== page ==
The Delhi High Court, in a special sitting on Sunday, refused to allow Narottam Mishra, the water resources minister in the Shivraj Singh Chouhan government, to vote in the Presidential election on Monday.

Considered the number two in the Madhya Pradesh Cabinet, Mishra was disqualified by the Election Commission on June 23 for not accounting for the money he spent on paid news during the 2008 Assembly election campaign.

The disqualification sparked a crisis in the state as Speaker Sitasharan Sharma did not declare the Assembly seat held by Mishra as vacant, as required by the Representation of the People Act, 1951.

The Election Commission was displeased with the speaker’s decision, which it felt was a way to allow Mishra time to approach the courts for remedy. The delay in declaring the seat vacancy is also being seen as a direct challenge to the commission’s authority.

The opposition Congress has warned the ruling Bharatiya Janata Party that it will not allow the Assembly to function – its monsoon session of which starts Monday – if Mishra is allowed to attend.

Not accounted for

The Election Commission disqualified the minister by invoking its powers under Section 10A of the Representation of the People Act. The provision allows the commission to disqualify an elected representative if he or she had failed to file proper accounts of electoral expenses in the form and manner prescribed.

In Mishra’s case, the commission concluded that the money spent on 42 paid news items, which appeared in various newspapers, was not included in the accounts he submitted to it. This attracted disqualification of three years from the date the orders were issued.

Mishra went to the Gwalior bench of the Madhya Pradesh High Court against the order. In the meantime, a Public Interest Litigation was filed before the Jabalpur bench of the High Court, seeking that his seat be immediately declared as vacant. The High Court clubbed the two matters. A petition was then filed in the Supreme Court by Congress leader Rajendra Bharti seeking the transfer of the case to the Delhi High Court. The apex court granted the plea.

On Friday, a single judge of the Delhi High Court refused to entertain Mishra’s petition seeking a stay on the Election Commission’s order of disqualification. He then moved a division bench of the court in appeal, also seeking the right to vote in the Presidential election. On Sunday, the division bench too refused to entertain his plea.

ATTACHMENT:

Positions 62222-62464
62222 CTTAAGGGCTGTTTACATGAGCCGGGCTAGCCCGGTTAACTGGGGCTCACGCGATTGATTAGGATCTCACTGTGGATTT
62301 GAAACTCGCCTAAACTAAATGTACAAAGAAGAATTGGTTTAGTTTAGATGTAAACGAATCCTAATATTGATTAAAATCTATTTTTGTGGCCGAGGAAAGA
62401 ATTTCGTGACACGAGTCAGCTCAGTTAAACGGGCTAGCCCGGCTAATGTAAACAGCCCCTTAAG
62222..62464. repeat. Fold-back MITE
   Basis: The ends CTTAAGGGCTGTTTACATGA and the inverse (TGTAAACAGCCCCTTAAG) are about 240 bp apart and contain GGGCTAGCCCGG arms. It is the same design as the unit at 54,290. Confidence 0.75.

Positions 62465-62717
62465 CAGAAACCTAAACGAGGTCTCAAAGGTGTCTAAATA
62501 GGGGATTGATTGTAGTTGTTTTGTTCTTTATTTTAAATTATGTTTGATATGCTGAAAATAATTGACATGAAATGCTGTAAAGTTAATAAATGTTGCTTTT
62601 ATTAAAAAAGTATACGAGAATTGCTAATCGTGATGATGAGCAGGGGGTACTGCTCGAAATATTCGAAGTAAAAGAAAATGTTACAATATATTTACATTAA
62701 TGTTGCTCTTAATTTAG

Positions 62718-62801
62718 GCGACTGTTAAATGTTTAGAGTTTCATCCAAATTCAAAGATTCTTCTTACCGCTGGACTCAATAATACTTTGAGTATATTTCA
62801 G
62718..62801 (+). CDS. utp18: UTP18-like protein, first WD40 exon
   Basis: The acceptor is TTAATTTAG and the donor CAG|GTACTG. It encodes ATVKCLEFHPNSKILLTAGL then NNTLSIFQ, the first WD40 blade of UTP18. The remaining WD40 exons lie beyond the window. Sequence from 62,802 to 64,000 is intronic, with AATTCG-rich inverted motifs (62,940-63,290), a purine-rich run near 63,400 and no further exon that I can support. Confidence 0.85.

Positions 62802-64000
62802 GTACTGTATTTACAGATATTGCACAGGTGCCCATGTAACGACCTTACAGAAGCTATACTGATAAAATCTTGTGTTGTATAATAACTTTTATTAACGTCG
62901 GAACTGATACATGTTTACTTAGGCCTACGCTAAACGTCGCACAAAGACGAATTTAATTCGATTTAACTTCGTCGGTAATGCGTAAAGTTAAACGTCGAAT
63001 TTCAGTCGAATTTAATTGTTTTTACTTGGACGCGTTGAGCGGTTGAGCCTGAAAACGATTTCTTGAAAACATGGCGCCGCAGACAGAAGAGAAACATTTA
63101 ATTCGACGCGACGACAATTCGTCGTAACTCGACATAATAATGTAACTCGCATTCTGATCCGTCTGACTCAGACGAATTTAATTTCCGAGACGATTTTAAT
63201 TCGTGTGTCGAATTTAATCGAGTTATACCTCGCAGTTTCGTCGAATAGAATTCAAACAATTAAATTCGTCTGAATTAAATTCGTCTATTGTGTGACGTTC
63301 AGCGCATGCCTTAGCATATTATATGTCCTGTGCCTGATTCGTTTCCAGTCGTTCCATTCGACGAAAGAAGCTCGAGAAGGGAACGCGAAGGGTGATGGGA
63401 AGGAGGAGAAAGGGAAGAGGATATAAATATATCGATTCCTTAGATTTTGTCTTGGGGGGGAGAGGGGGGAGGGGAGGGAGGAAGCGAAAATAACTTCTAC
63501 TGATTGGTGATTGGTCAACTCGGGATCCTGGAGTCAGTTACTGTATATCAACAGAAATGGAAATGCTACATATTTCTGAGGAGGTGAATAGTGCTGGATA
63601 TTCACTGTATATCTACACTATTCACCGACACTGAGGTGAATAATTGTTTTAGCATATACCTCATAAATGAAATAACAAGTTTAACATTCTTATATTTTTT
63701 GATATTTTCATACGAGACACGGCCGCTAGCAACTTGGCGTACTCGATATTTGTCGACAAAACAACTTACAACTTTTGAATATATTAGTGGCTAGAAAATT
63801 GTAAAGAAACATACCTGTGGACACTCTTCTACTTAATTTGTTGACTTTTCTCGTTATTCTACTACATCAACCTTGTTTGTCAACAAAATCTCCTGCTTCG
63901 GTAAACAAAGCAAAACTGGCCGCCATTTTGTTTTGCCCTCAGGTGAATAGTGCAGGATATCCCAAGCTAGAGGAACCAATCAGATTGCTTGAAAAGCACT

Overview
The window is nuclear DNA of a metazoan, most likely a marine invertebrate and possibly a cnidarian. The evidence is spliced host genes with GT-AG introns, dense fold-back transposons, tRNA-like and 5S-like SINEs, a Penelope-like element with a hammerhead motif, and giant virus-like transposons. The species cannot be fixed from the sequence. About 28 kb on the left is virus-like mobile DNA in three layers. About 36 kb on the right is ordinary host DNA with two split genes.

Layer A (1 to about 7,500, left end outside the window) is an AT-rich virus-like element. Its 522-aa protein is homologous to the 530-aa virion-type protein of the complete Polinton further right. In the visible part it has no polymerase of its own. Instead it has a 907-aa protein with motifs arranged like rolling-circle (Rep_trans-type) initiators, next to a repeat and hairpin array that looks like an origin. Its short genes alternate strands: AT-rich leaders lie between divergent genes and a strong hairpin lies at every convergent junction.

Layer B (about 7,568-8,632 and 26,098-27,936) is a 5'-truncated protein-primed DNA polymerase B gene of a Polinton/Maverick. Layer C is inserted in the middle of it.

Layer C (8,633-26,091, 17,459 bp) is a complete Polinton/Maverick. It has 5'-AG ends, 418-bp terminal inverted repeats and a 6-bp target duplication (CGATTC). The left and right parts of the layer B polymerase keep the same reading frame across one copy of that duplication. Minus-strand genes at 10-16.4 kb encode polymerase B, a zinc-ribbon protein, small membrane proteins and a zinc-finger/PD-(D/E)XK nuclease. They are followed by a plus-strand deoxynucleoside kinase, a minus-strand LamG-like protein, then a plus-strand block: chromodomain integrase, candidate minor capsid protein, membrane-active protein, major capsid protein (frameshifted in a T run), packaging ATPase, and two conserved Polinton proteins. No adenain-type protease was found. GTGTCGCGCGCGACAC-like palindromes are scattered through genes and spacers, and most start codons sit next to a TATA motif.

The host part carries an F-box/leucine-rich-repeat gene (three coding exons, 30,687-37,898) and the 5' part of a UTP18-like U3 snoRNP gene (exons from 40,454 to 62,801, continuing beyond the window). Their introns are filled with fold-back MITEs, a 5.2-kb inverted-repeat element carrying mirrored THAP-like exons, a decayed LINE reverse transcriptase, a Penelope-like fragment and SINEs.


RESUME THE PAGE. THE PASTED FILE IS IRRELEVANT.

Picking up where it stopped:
Questions of law

Now that the Delhi High Court has refused to allow Mishra to vote in the presidential election, another problem has come up: Can Mishra, who is no longer a member of the Assembly, continue to attend the proceedings as minister?

According to Article 164 (4) of the Constitution, a person can remain a minister for six months without membership in the Assembly. However, Mishra was administered the oath of office in 2013 by the governor when he was an MLA. Now that this membership has been rescinded, the assumption is that his position as minister, based on the 2013 oath, has also expired.

Therefore, if Mishra is to attend the Assembly, the chief minister has to recommend his inclusion in the Cabinet yet again and the governor has to administer him a fresh oath of office.

But here is the catch. Since Mishra is disqualified from contesting polls for three years, there is no way he can be elected to the Assembly in six months as mandated by the law. So, can the governor include someone who cannot attain membership to the Assembly in the Cabinet? The Supreme Court, in a 2001 case involving former Tamil Nadu Chief Minister Jayalalithaa, concluded that a person disqualified from contesting polls cannot be appointed to the Cabinet.

If Mishra still attends the Assembly, it could lead to a constitutional crisis.

Secondly, the role of the speaker has come under the cloud. Despite the Election Commission ordering his disqualification, the Speaker has not notified the vacancy to his Assembly seat.

The law mandates that election should be held to an Assembly seat within six months of it falling vacant. If the speaker takes his time notifying the vacancy, the Election Commission will have to decide whether to hold the polls without the Speaker’s approval. In matters of the Assembly, the speaker’s writ is final and the Election Commission does not have the power to order the speaker to issue the notification for the vacancy.

Former Chief Election Commissioner N Gopalaswami said the poll body will have to go ahead with the polls irrespective of the speaker’s decision as it has the obligation to fill the seat in six months.

He argued that the disqualification of the legislator and the notification for the seat’s vacancy are independent proceedings. “Just because the speaker fails to notify the vacancy, it will not give a disqualified MLA room to attend the Assembly,” he said.

Gopalaswami pointed out that although the disqualification pertained to the Assembly of 2008-13, which has long expired, the law clearly states that the disqualification comes into effect the day the commission issues its order. “There is no doubt that the person is now ineligible to be an MLA in the current Assembly,” he said.